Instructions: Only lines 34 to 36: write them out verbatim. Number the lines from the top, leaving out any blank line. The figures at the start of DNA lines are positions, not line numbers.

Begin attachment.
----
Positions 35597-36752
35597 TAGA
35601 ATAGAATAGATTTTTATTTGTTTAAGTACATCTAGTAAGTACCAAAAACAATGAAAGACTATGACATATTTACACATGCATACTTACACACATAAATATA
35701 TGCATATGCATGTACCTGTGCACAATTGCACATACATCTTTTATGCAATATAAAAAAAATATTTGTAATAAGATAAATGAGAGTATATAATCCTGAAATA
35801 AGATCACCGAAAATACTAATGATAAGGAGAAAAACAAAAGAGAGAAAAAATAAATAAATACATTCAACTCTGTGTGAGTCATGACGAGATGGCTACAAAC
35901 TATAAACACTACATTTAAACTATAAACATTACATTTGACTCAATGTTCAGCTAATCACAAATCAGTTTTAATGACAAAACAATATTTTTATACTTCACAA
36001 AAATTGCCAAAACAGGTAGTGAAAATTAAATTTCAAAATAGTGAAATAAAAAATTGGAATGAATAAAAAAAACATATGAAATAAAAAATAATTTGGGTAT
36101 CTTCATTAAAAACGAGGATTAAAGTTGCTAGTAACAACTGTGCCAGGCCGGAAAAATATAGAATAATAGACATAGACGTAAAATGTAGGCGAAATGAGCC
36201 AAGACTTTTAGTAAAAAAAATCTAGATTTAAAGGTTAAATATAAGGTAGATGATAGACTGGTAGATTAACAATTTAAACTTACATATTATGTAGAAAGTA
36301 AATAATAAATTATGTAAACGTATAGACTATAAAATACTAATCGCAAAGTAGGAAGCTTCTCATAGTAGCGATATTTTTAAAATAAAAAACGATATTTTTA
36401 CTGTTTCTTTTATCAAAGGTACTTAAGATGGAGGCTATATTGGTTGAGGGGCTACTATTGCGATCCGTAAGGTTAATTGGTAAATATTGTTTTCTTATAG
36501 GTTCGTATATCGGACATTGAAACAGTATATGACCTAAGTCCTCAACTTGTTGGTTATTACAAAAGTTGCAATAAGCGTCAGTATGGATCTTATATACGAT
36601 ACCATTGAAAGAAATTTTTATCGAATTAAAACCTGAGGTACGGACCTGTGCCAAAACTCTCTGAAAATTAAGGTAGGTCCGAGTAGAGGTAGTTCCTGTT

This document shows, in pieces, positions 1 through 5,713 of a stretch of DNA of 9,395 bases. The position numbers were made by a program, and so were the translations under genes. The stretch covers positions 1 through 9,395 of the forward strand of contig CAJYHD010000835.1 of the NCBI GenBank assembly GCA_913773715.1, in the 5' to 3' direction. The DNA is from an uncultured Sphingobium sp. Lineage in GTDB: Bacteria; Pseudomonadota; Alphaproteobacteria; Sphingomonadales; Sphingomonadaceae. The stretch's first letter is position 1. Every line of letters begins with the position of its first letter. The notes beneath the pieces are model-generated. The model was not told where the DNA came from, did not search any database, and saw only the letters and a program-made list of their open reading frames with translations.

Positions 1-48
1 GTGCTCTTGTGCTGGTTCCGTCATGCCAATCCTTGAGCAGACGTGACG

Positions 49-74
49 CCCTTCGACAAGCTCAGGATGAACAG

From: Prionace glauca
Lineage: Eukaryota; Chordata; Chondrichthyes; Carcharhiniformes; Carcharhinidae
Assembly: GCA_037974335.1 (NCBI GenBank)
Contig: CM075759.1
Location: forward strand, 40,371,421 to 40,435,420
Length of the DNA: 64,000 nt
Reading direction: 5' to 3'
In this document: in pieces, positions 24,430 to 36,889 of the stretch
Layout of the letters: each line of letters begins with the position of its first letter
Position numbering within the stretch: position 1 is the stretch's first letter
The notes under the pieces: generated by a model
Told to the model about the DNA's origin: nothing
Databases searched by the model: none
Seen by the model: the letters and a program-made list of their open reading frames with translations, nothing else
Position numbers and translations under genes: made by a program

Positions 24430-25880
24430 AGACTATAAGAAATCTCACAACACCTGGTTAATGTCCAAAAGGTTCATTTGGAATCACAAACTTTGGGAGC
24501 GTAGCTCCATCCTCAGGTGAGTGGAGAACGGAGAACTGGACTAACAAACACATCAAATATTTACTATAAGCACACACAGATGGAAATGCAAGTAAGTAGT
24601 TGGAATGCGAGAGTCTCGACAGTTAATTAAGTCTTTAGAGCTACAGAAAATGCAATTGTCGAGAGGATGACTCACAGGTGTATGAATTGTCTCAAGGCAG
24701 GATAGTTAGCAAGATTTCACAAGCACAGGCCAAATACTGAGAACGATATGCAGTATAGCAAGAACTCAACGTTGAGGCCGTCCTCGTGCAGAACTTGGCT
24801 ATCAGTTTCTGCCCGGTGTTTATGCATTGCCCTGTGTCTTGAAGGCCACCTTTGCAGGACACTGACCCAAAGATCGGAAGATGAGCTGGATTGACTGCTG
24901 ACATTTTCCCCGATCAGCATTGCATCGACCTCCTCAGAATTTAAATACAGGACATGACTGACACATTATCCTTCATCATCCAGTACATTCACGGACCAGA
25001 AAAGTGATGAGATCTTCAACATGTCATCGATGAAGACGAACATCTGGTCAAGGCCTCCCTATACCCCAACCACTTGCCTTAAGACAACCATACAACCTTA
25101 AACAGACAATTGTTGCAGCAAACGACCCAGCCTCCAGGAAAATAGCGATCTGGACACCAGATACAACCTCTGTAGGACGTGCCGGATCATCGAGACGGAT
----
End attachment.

Positions 24430-25880
24430 AGACTATAAGAAATCTCACAACACCTGGTTAATGTCCAAAAGGTTCATTTGGAATCACAAACTTTGGGAGC
24501 GTAGCTCCATCCTCAGGTGAGTGGAGAACGGAGAACTGGACTAACAAACACATCAAATATTTACTATAAGCACACACAGATGGAAATGCAAGTAAGTAGT